Due to the inherent problems with secondary data – it was collected for some purpose other than yours – it is important to evaluate its quality and relevance. The internet provides us with large volumes of data but this makes it all the more important to ensure that it is carefully sifted and tested for validity and reliability.

Validity and reliability issues with all data

Validity = Are we measuring what we think we are measuring?

Reliability = If we did it again would we get the same results?


Use this simple test to help you to evaluate the data that you have sourced.


To assess the reliability of information look at the source and the context. This is particularly useful when assessing secondary data.

If the total is six or above then the information is likely to be trustworthy, if it is five or below then use should be made with caution.


Completely reliable (5)

Usually reliable (4)

Fairly reliable (3)

Not usually reliable (2)

Unreliable (1)

Reliability cannot be judged (0)


Confirmed elsewhere (5)

Probably True (4)

Possibly True (3)

Doubtful (2)

Improbable (1)

Truth cannot be determined (0)

Source: Nigel Bradley


Recording and reporting sources

Use Harvard referencing here to ensure that sources are captured and then reported effectively.

It is especially important to record dates and addresses for internet based data as these can frequently be updated, removed, amended and so on due to their nature.

You can find a detailed set of advice given by the CIM to its students and tutors on using Harvard referencing here.

CIM guide to Harvard Referencing

 Limitations of secondary data

  • Availability

Remember that data is not always available on the internet. Not all material gets placed on the net. Think about your requirements and seek others input on how and where data to meet these might be found.

  • Applicability
  • Accuracy
  • Comparability
  • BIAS
  • Age
  • How parameters defined for sampling, for example
  • Sufficiency – it there enough data for your purpose?

As already mentioned, key limitations revolve around the fact that the data was not created for your purpose. More often than not it provides you with a base for primary research rather than being totally sufficient for your needs. ALWAYS look at secondary data with a healthy degree of scepticism. It is valid? Who was the audience for the data in the first place? What are the likely biases implicit for that audience? How was the sample structured? Are the recommendations sound and based on valid research data?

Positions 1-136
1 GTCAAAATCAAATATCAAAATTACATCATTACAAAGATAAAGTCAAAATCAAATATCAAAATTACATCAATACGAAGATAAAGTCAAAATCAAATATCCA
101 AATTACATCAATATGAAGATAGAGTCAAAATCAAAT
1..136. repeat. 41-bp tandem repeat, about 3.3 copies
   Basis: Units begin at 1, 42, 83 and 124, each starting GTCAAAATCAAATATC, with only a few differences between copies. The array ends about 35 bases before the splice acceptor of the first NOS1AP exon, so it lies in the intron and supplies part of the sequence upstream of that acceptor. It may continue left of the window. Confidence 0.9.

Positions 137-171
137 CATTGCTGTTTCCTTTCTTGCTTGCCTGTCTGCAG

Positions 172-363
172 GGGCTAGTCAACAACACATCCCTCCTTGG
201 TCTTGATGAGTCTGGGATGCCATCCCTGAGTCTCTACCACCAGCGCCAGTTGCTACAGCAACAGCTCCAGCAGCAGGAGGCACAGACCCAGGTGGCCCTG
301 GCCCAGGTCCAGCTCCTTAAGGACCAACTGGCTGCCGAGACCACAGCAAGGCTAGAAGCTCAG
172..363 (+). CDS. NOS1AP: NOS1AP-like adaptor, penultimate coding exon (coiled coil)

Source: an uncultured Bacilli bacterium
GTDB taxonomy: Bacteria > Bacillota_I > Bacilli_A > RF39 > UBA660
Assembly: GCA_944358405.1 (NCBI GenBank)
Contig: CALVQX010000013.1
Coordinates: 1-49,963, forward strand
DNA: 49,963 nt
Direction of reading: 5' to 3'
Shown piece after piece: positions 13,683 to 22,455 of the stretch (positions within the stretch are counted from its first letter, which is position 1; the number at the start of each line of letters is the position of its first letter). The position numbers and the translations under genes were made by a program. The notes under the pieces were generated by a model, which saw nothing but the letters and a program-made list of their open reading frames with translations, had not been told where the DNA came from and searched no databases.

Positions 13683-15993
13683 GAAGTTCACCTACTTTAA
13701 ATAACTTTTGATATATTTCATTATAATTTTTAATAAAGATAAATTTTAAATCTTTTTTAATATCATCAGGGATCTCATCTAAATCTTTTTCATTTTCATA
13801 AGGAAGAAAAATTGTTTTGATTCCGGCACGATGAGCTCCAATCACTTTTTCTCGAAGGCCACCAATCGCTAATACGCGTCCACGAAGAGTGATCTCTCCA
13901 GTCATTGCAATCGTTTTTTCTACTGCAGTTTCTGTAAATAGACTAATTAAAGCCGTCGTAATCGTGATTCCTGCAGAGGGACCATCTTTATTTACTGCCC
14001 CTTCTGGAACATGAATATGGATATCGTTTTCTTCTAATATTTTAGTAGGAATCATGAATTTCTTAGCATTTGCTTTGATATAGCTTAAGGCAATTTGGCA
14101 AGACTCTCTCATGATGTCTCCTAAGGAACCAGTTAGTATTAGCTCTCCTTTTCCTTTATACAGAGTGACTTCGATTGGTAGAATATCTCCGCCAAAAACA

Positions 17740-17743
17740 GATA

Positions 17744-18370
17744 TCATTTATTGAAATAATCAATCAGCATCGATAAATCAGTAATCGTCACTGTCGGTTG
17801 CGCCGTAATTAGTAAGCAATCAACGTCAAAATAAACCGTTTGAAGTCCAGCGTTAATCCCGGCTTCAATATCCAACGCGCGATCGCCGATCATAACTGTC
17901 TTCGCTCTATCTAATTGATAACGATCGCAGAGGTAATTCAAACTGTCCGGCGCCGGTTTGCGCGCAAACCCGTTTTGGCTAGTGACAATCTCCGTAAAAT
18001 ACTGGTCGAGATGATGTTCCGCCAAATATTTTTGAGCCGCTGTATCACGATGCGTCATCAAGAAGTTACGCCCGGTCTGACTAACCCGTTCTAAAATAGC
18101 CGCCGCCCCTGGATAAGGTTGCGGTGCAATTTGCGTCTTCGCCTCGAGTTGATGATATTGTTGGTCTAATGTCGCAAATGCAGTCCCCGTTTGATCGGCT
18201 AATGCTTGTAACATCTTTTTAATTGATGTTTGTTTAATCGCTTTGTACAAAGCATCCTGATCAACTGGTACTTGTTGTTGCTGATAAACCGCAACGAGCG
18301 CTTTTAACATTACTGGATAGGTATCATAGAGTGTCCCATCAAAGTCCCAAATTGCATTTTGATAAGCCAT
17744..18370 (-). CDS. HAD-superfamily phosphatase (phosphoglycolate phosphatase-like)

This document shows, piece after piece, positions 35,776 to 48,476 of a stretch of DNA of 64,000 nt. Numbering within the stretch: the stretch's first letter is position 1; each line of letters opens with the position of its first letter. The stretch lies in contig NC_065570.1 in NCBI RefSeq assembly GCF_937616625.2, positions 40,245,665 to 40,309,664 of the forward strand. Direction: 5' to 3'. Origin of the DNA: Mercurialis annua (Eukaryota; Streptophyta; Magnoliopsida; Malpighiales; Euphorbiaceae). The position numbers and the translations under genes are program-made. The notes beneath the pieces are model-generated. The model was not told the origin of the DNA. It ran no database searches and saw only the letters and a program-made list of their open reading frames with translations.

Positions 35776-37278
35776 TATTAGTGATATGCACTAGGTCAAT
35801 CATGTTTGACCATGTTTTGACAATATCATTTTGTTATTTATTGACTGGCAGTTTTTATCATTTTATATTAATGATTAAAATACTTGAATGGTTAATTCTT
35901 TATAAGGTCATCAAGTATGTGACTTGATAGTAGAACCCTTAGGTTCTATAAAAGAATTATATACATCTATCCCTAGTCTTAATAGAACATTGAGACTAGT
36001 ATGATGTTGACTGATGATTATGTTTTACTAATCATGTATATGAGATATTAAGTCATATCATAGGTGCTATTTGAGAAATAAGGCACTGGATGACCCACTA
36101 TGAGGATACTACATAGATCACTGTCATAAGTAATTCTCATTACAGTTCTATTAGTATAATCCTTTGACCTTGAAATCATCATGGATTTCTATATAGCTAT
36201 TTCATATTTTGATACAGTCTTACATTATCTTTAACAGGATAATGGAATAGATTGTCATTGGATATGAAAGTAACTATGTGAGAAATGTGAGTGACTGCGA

Finally, the data may just not exist so primary data collection is your only route!

Some pros and cons for secondary collection methods


DESK RESEARCH Not everything is available on the internet! There are books and other printed media that are not available via traditional searches. Using a library and especially  the skills and knowledge of a good librarian can significantly short circuit the secondary data gathering process Time. As with all secondary data collection there are plenty of dead ends that will be arrived at with this method. You have to travel (usually) to the source. So significant potential for time and cost.
SECONDARY DATA SEARCHING ONLINE Inexpensive if planned and managed well. Vast quantities of data available. Not all desired data is online! Need to go back to source where at all possible. Need to combine data to verify and validate it.
BLOGS/ CGM (CONSUMER GENERATED MEDIA) A good source of data potentially. A subset of secondary data collection. Same issues as other secondary sources. Who says? Why are they saying it? Be sceptical. Ask validity and reliability questions of any data you derive from these sources.

 For help and advice on gathering secondary data contact Steve at Bax Interaction now. Click here